Adobe: What were some of the challenges in telling the story?
Puckett: From the beginning, we wanted the commercial to captivate audiences and glorify Photoshop. The short video gets people on board in an emotional way, but there was a lot of trial and error.
Once we landed on the song, our first task was to figure out how to make a nice clean edit and tell a compelling story in 60 seconds. Our first idea was to start with an animation of the Photoshop interface, followed by the glory images, and then revisit the interface again at the end. But this approach didn’t tell a story. Then we realized: the story is the interface. Once we switched to showcasing everything within the context of the interface and stopped trying to tie every image to the words of the song, things clicked. That’s when we really started having fun and finessing where we used which images.
Adobe: How did the collaboration work?
Plain: We handed off layered .psd files to Rock Paper Scissors, where our editor Grant brought them into Adobe Premiere Pro CC to build out rough ideas for image placement and create a proof of concept for each section. Then we gave timing directions to the GS&P motion graphics team, and they used Photoshop and After Effects to build the final animations.
Adobe: Grant, tell us about your role on the project.
Surmi: When they brought me on, Adobe and GS&P had already sourced much of the artwork, chosen the song Dream On, and decided it was going to have a music video feel. At first, we had huge printouts of the artwork on boards around the room and just used flat images to block out rudimentary moves and zooms in the edit. As the process progressed, artwork was constantly evolving and changing for various reasons. We eventually got the actual .PSD files from artists, isolated the layers, added in paint strokes, and so on. It was total creative freedom, which was fun.
The collaboration really flowed, and the integration among Premiere Pro, After Effects, and Photoshop, helped tremendously. For instance, I easily accessed the .PSD files with all the layers and manipulated them in Premiere Pro. That part was crucial in my role. The graphics team at GS&P was great. Once we got the edit in place, they refined the animations in After Effects.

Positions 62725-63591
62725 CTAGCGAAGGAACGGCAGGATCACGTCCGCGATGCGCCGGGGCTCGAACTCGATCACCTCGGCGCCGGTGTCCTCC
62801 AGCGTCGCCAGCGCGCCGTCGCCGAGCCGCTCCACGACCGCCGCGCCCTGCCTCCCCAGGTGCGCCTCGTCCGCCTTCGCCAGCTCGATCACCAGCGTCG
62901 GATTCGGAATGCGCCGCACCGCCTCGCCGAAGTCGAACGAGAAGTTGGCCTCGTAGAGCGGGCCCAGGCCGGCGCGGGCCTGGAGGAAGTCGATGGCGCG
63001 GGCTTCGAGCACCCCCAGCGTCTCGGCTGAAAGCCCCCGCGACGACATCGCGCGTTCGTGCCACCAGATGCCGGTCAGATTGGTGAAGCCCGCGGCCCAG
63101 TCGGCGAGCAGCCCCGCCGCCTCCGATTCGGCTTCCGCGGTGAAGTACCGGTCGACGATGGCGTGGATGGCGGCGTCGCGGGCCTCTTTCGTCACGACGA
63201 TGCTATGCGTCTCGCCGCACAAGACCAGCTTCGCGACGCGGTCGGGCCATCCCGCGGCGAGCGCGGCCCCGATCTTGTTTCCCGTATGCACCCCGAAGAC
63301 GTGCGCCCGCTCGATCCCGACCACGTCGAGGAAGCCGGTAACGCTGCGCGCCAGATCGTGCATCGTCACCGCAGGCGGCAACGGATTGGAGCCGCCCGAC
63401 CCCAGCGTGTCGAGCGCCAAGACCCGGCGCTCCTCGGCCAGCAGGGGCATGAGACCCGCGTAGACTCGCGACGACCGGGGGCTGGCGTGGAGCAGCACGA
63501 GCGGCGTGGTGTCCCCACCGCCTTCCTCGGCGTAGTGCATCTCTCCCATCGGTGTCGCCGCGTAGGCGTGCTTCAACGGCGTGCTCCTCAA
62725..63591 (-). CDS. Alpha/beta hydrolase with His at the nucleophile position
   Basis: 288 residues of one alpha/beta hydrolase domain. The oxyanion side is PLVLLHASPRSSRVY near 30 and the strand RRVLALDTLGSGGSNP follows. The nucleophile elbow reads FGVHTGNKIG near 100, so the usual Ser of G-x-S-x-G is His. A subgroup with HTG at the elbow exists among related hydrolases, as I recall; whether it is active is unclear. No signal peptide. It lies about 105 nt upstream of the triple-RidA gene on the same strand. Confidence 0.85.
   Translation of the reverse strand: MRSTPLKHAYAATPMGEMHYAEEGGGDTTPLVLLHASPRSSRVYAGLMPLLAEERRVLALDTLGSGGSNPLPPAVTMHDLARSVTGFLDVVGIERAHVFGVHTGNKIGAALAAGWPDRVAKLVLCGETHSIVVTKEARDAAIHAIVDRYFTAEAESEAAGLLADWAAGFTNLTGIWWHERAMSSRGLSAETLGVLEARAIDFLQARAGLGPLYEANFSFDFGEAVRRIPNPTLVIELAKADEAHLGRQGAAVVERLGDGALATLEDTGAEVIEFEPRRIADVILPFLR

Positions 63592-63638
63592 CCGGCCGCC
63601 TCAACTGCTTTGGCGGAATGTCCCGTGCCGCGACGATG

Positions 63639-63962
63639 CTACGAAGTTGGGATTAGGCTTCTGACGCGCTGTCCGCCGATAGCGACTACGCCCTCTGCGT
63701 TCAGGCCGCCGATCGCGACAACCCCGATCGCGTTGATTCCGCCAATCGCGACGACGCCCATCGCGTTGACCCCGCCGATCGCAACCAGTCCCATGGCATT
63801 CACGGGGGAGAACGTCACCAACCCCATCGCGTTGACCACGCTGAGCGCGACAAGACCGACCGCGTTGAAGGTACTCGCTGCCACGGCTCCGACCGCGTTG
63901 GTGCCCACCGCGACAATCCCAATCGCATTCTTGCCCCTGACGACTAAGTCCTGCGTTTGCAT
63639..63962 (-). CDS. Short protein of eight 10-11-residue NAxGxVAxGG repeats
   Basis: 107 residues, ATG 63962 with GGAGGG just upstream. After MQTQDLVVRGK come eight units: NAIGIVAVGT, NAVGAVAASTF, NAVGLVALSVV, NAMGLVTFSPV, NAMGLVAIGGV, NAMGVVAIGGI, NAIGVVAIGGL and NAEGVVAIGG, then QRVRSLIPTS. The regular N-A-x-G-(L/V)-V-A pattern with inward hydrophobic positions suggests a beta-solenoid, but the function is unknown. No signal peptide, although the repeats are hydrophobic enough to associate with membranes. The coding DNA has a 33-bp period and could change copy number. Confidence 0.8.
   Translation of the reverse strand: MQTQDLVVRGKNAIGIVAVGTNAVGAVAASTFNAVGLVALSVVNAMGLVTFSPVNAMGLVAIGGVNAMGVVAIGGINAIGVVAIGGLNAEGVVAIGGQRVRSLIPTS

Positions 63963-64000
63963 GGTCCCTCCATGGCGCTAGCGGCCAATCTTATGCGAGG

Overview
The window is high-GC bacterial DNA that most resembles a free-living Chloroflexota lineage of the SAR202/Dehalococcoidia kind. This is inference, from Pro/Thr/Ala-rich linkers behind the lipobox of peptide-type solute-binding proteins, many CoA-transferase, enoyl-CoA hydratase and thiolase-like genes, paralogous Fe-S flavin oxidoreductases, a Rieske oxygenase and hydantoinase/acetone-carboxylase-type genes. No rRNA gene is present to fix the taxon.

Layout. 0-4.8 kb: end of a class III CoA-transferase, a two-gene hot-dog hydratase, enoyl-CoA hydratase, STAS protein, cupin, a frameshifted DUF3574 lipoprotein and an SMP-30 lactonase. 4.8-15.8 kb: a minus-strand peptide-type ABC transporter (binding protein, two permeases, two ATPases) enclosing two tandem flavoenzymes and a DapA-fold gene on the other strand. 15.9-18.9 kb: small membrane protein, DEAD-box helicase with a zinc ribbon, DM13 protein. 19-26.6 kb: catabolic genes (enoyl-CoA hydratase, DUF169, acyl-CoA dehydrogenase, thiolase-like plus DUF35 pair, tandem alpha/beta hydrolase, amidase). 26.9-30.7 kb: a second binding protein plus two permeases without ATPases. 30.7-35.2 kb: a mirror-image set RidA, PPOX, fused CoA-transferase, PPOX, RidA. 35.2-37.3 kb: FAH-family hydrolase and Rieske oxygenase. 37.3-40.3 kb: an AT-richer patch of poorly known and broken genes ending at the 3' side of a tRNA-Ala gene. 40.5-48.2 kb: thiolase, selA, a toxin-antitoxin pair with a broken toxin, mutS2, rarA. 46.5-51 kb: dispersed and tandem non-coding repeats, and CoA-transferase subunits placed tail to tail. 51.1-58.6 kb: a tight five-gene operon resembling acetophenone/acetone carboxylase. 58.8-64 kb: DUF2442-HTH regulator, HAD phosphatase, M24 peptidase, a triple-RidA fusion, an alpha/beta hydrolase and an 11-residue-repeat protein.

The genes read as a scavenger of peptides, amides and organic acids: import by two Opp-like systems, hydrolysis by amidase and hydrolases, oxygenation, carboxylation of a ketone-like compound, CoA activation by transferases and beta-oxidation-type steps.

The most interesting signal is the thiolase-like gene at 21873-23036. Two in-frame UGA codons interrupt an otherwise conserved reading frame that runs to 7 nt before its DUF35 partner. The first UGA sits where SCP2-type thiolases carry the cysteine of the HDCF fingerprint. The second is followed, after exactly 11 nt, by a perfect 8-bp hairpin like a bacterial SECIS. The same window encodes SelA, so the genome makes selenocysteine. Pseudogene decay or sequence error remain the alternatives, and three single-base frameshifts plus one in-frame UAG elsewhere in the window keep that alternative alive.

I have to stress that this was a collaborative effort. Rich Silverstein, Co-Chairman of GS&P, was a big part of the creative process. Everyone had a role and an influence on the final product. It was exciting to have so much energy and commitment to making the project fantastic.
Adobe: What was it like working in Adobe Premiere Pro CC?
Surmi: Because of the tight deadline for the project, I iterated on ideas quickly, and Premiere Pro made that possible. Premiere Pro is modern and fast, and it works fluidly. For this project, the keyframing abilities were really handy, as were the Bezier curves. For instance, I roughed out the animation of the Photoshop interface shown in the very beginning right in Premiere Pro so it could be finalized in After Effects.
Adobe: Alex, what do you want people to take away from the commercial?
Amado: For 25 years, artists, creators, designers, photographers of all kinds have used Photoshop to bring their dreams to life through imagery, pixels, physical objects—you name it. We want to say to them: “Keep going, dream bigger, and we’ll help you make it happen.” Adobe is using the commercial in many places as a thought-starter, an eye-opener, and a story about innovation and tools that can help people realize their dreams. 25 Years of Photoshop is such a powerful celebration of creativity—and at the end of the day, that’s what Adobe is all about.